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Osteoporosis, or thinning bones, is a serious condition that can result in pain due to bone fractures. A milder form of osteoporosis is called osteopenia. Risk factors for osteoporosis include aging, being female, low body weight, low sex hormones such as during menopause, smoking, and some medications. In rheumatology we often use steroids in urgent situations to treat flares, but long term steroid use can contribute to bone loss (osteoporosis). There are no symptoms of this disease until you fracture a bone. Prevention and treatment of osteoporosis include regular bone density scans, calcium, vitamin D, regular exercise, and osteoporosis medications, as prescribed by your doctor.

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Psoriatic Arthritis (pronounced soar-E-attic) is a condition which develops in a population of people with Psoriasis. Psoriasis is a chronic skin problem that causes skin cells to grow too quickly, resulting in thick, white, silvery, or red patches of skin. About 10% to 30% of people with psoriasis develop psoriatic arthritis. Psoriatic arthritis frequently involves inflammation of the knees, ankles, and joints in the feet and hands. Usually, only a few joints are inflamed at a time. The inflamed joints become painful, swollen, hot, and red. Sometimes, joint inflammation in the fingers or toes can cause swelling of the entire digit, giving them the appearance of a sausage.

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Rheumatoid arthritis (also known as RA) is a type of chronic arthritis that typically occurs in joints on both sides of the body (such as hands, wrists, or knees). Symptoms of rheumatoid arthritis include: joint pain, swelling, stiffness, especially in the morning or after sitting for long periods and fatigue. Rheumatoid arthritis affects everyone differently. For some, joint symptoms develop gradually over several years. In others, rheumatoid arthritis may progress rapidly. Rheumatoid arthritis is two to three times more common in women than in men, but men tend to be more severely affected by RA.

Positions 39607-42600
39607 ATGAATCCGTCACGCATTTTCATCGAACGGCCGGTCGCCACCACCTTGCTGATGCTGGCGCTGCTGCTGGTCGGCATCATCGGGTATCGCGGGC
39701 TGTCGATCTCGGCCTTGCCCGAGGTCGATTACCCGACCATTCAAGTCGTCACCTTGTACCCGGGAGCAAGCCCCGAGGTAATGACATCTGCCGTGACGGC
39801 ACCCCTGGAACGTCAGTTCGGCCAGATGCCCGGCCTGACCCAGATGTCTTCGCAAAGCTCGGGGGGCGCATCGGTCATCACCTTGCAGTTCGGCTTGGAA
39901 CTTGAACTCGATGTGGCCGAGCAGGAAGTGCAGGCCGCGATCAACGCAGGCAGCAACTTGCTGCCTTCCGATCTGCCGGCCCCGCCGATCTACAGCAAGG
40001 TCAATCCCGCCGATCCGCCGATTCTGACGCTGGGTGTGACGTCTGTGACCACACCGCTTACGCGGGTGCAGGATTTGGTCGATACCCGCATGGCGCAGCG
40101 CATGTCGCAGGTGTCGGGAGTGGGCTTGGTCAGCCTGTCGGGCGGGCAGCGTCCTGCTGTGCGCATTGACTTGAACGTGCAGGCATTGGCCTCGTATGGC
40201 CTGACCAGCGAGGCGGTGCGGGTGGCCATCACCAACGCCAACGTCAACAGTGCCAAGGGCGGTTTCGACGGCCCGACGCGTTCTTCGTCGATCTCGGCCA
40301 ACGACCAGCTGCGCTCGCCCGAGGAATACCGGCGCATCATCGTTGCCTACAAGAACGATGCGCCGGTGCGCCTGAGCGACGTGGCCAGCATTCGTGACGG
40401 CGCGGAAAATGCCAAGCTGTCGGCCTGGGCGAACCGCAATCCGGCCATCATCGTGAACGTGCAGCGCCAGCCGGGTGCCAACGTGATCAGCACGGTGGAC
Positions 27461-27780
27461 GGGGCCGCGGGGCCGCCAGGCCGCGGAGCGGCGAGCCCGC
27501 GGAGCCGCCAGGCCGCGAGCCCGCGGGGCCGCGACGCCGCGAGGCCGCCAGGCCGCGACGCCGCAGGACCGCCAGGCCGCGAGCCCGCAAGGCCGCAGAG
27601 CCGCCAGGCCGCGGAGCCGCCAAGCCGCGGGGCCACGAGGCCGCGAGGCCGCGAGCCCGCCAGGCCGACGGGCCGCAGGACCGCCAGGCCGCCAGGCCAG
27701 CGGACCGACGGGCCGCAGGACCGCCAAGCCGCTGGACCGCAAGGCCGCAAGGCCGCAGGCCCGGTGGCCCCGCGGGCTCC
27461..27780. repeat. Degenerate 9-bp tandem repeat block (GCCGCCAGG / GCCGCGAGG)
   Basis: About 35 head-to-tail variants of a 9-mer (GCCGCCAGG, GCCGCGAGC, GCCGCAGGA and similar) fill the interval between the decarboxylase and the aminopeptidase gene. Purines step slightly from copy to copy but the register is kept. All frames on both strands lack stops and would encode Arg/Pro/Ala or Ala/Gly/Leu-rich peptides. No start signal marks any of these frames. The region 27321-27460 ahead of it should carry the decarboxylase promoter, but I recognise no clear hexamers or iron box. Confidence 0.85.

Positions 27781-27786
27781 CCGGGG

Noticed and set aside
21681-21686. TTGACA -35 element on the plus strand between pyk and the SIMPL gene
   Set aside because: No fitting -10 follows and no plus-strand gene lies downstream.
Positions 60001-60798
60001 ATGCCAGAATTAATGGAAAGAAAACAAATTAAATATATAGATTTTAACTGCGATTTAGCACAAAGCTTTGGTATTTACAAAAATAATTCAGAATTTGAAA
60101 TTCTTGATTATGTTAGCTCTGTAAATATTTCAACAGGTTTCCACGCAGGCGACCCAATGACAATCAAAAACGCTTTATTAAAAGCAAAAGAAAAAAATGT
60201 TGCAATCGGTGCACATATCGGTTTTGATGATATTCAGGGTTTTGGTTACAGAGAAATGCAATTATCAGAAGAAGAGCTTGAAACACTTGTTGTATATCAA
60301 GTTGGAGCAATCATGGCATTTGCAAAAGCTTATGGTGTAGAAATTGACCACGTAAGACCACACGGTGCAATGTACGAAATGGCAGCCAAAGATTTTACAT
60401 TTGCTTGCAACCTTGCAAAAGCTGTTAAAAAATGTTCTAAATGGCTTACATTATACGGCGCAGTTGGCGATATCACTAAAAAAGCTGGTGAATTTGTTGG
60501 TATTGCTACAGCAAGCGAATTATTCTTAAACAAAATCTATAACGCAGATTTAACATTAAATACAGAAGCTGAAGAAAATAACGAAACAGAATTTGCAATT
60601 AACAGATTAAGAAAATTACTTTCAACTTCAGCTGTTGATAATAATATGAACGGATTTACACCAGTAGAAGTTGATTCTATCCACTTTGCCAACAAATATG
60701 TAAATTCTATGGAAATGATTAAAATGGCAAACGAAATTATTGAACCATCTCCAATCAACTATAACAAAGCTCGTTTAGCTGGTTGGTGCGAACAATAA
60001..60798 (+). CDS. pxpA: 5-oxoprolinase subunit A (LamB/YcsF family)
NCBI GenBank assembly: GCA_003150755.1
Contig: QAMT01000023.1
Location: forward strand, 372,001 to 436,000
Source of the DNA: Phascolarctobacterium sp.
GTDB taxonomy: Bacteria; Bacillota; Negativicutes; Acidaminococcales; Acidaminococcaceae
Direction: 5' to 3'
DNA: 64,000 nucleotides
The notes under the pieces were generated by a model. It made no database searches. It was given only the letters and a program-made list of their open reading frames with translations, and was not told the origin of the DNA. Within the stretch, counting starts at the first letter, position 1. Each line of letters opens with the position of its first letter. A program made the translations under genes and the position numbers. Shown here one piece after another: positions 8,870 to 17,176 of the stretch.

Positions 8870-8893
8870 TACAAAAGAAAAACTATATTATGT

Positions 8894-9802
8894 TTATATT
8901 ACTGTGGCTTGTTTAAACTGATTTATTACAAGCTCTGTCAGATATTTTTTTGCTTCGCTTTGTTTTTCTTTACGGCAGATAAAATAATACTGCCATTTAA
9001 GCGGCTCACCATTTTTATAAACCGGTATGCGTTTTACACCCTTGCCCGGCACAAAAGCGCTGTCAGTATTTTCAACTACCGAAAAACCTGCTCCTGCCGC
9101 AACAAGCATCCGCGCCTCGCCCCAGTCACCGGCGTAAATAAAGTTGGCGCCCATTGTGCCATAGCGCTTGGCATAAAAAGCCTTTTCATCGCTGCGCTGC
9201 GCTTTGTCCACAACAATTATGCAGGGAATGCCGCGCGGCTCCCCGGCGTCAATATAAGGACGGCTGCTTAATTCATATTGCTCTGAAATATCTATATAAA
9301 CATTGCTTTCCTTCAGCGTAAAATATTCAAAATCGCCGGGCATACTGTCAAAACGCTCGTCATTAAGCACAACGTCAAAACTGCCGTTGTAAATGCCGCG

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Scleroderma is a rare autoimmune disorder characterized by abnormal thickening of body tissue. There are several types of scleroderma—some types affect certain, specific parts of the body like the skin, while other types can affect the whole body and internal organs (systemic). Scleroderma is also known as progressive systemic sclerosis. The exact cause of scleroderma is unknown.

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Sjögren's (pronounced "SHOH-grins") is a rare disease in which the immune system attacks the glands that make tears and saliva. The damage keeps the glands from working the way they should and makes your eyes and mouth dry. The disease may also cause fatigue and pain in the joints. Sjögren's may also occur along with other auto-immune conditions such as rheumatoid arthritis, lupus, or scleroderma.

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Vasculitis is a general term that refers to inflammation of blood vessels. When blood vessels become inflamed, they may become weakened, stretch, and either increase in size or become narrow -- even to the point of closing entirely. There are a few known causes of vasculitis including illness, infection and allergic reaction to medication. However, vasculitis can be a a complication of rheumatoid arthritis, lupus or other auto-immune diseases.

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Wegener's granulomatosis (commonly referred to as just “Wegner’s”) is a rare disorder characterized by the inflammation of blood vessels (vasculitis) which results in damage to various organ systems of the body, most often the respiratory tract and kidneys. Symptoms may include ulcerations of the mucous membranes in the nose with secondary bacterial infection, a persistent runny nose, sinus pain, and chronic ear infections.